The interferogram shows a pronounced shear zone along the boundary of the almost stagnant ice shelf around the nunataks and the ice-shelf section to its south. The section north of the shear zone receives ice from a glacier coming down from the peninsula west of Pedersen Nunatak. A velocity of about 0.20 m d"1 (73 m a−1) was derived by interferometry for the center of the glacier above the grounding zone, showing that the mass flux into this ice-shelf section is rather small. In earlier years, when surface melt was less pronounced, in situ accumulation played an important role. However, the observations of negative surface mass balance during the last decade suggest that this ice-shelf section may not survive very long (Rott and others, 1998).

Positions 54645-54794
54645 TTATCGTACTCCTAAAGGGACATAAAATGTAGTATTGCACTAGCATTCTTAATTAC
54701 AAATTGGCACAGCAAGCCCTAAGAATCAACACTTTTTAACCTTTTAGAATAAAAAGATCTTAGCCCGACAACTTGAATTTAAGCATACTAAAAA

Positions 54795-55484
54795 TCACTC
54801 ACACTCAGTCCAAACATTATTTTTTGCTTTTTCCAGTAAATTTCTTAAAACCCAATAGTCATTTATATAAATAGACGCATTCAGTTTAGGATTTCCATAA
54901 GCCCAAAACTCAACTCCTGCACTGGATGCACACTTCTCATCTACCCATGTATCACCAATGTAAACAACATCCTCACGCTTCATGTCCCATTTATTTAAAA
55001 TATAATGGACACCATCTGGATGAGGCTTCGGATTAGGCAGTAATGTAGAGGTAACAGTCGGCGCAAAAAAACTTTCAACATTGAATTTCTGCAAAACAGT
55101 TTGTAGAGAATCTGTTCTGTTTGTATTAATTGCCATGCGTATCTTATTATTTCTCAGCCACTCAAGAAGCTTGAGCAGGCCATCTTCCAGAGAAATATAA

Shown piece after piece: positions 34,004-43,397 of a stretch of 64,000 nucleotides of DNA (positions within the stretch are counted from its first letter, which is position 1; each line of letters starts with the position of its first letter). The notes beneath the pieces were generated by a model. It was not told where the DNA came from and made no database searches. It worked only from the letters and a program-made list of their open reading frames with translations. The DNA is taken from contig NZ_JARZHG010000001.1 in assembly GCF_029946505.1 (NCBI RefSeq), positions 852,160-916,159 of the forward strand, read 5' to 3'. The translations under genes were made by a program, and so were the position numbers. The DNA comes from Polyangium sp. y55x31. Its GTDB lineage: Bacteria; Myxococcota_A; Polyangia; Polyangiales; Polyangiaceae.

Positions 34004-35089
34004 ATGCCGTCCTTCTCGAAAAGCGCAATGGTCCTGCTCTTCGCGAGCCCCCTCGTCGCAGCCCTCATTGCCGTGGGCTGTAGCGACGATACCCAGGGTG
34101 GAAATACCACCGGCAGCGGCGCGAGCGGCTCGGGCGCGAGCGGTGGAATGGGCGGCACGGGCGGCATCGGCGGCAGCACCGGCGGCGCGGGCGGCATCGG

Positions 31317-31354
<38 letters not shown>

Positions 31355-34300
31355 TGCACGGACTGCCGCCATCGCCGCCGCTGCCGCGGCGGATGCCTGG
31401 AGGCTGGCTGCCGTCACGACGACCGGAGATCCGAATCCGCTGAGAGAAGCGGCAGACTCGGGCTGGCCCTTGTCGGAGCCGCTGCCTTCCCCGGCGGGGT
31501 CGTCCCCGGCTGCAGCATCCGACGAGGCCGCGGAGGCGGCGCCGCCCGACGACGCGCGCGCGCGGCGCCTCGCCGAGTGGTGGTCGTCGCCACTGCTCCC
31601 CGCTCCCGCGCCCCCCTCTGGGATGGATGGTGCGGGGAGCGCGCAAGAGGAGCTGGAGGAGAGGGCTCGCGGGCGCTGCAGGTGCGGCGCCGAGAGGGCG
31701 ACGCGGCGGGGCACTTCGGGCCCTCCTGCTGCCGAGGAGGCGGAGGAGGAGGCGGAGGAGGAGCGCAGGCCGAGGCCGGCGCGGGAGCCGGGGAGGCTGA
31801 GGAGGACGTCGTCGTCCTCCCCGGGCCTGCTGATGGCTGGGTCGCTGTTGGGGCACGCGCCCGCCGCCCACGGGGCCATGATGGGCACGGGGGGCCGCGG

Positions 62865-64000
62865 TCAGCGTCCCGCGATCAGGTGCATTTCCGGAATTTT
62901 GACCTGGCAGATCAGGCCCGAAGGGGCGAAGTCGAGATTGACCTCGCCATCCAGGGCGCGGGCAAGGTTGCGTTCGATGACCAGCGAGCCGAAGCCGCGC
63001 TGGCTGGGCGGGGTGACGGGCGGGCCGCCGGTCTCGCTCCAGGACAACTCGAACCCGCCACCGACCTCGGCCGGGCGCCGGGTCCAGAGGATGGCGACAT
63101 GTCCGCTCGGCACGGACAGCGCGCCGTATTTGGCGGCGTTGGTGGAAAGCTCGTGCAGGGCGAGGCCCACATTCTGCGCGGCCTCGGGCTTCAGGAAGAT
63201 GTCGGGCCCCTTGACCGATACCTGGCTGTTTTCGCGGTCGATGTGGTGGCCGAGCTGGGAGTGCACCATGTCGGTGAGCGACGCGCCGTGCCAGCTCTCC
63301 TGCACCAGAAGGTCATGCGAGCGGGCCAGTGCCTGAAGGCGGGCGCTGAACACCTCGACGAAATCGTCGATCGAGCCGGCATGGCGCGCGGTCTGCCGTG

In the heavily crevassed shear zone between the ice rise (IR) and Bull Nunatak the fringe pattern is discontinuous, which is an indication of rifting described by Skvarca (1994). This rift will be relevant for a possible future disintegration process. The fast-flowing ice to the south of this shear zone is fed by inflow from Hektoria and Evans Glaciers, which have an interferometrically determined velocity of about 1 md−1 in the center above the grounding zone. At stake SI, 15 km south of Bruce Nunatak (Br), a velocity of 0.88 md−1 (322 ma−1) was measured between October 1994 and 1996. Taking a point on the ice shelf between Bruce Nunatak and Bull Nunatak (Bu) as reference, ten fringes are counted along the line between this point and SI. If the horizontal motion at the reference point is zero and the tidal displacement is the same at both points, this would correspond to a horizontal motion of 0.75 md−1 (274ma−1) at SI, taking into account the angular shift of 13° between the motion vector and the SAR look direction. The difference between satellite analysis and field measurement of 0.13 md−1 suggests that the assumptions made above are not fully valid. For example, a phase shift due to horizontal displacement of 130 mm is equivalent to a vertical displacement of 55 mm. Such a difference is certainly possible. Temporal variations of horizontal motion also cannot be excluded, because data from measurement intervals of lday in spring, when the ice was still frozen, and 2 years are compared.